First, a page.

I too have found these terms used interchangeable in many papers and references.

(This note is in response to a question on a forum asking about the difference between these two terms. The question prompted some interesting discussion and no clear resolution as various authors and authoritative works do not seem to agree.

Therefore, I highly recommend you define these terms with those you converse.

While I do not have a definitive source for the difference, I have this working understanding The hazard rate is a function and is the function that describes the conditional probability of failure in the next instant give survival up to a point in time, t. h(t) = f(t) / R(t).

Thus hazard rate is a value from 0 to 1. Failure rate is broken down a couple of ways, instantaneous failure rate is the probability of failure at some specific point in time (or limit with continuos functions.

It is the chance of failure calculated by h(t) for a specific t. Failure rate can also be an average chance of failure over some period of time – not as precise yet very commonly used. I try to avoid this as it presumes a constant failure rate over the duration. And, some don’t even provide the duration and simply state a failure rate per hour, for example.

Well, over which group of hours ( like a year ) does this rate apply? Failure rate as the count of failures per unit time, and can be a value greater than one. For example, 2 failures per year, or a 200% annual failure rate.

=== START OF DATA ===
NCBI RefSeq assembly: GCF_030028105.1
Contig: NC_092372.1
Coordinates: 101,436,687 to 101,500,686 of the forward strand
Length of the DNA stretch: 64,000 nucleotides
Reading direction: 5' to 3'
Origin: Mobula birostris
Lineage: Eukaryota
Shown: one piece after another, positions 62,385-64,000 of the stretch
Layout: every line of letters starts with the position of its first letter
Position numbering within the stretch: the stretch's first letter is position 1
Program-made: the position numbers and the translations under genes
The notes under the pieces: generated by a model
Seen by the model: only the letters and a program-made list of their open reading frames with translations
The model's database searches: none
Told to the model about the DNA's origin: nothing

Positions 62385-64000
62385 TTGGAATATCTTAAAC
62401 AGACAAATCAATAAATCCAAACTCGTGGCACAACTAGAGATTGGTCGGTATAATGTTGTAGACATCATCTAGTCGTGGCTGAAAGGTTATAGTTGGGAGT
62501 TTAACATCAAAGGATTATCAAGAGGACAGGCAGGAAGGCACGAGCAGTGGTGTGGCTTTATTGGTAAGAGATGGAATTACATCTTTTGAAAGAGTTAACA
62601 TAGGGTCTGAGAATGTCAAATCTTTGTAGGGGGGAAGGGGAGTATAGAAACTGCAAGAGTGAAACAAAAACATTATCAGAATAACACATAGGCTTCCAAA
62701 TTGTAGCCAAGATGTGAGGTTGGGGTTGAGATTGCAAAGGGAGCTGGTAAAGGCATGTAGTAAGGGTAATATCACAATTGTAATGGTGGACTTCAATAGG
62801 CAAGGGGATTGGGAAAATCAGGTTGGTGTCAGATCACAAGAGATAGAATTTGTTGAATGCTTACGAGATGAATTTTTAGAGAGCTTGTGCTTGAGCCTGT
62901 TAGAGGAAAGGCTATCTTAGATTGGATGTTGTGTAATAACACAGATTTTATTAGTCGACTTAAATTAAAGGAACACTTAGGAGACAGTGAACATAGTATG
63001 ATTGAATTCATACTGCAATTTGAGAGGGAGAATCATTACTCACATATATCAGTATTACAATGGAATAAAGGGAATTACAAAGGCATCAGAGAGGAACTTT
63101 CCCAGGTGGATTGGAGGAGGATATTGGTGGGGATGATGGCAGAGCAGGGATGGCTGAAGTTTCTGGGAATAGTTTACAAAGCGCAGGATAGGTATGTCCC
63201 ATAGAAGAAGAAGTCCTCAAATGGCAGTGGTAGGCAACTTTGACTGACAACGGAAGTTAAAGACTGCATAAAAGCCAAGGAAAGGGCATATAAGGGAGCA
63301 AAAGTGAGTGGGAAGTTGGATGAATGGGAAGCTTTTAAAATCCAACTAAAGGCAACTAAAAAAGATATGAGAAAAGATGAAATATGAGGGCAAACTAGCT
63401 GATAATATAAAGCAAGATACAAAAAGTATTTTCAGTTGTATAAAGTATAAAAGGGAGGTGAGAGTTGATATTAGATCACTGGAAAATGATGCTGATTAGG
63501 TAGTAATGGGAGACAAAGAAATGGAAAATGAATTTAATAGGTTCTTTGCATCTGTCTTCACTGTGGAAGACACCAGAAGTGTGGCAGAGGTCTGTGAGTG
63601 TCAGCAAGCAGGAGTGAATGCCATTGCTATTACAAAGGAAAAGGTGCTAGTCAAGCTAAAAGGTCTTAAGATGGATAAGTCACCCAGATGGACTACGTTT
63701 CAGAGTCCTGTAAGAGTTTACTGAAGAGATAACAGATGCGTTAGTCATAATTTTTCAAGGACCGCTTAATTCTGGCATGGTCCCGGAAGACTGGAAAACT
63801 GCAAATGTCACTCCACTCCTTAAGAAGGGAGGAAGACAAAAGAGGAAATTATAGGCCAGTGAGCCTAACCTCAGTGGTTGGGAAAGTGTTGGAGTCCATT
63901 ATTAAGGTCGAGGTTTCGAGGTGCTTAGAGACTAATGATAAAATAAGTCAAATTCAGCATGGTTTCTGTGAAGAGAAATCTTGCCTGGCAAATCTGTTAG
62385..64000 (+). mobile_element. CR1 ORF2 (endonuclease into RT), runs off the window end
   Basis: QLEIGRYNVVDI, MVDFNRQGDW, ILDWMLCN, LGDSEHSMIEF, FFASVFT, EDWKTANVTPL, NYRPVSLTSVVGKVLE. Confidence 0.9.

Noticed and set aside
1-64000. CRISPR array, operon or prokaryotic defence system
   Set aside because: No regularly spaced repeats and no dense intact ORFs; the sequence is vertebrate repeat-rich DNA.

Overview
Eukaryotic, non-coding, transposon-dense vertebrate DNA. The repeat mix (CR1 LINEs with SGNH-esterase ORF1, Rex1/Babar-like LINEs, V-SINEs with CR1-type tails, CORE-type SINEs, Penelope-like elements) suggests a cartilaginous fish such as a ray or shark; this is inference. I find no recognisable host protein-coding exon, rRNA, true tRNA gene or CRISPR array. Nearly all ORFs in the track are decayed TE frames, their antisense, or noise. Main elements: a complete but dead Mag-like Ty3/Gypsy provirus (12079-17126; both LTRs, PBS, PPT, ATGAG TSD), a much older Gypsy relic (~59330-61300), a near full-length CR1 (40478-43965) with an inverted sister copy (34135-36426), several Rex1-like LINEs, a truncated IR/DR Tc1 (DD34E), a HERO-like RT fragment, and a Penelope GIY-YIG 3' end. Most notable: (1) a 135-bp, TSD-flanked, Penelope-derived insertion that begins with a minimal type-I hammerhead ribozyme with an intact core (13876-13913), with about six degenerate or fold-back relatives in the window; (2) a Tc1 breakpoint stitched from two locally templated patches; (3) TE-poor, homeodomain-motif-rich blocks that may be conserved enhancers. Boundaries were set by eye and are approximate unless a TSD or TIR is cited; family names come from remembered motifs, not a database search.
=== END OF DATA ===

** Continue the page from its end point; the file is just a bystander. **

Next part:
Given the number of different ways to interpret the term failure rate, I suppose we should careful. My definitions may not clear up any confusion, it’s just the way I think about these terms. cheers, Fred http://creprep.wordpress.com/2011/09/20/the-four-functions/

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Help. I am a student and trying to understand the following book problem.

h(t)= 0.0005(2 + 4t + 2^1.5)

a. what is the reliability at t=5000h

b. what is the mean time to failure for this system?

c. What is the expected number of failures in 1 year of operation.

I am going round and round and the text does not cover this very well Can you help?

Hi Joe,

Sure, you have a hazard function and need the reliability function to answer a. See https://accendoreliability.com/2011/09/20/the-four-functions/ to see the relationships between functions.

The MTBF is basically the time, say a year, divided by the number of failure over a year.

I’ll leave c. for you to sort out.

Cheers,

Fred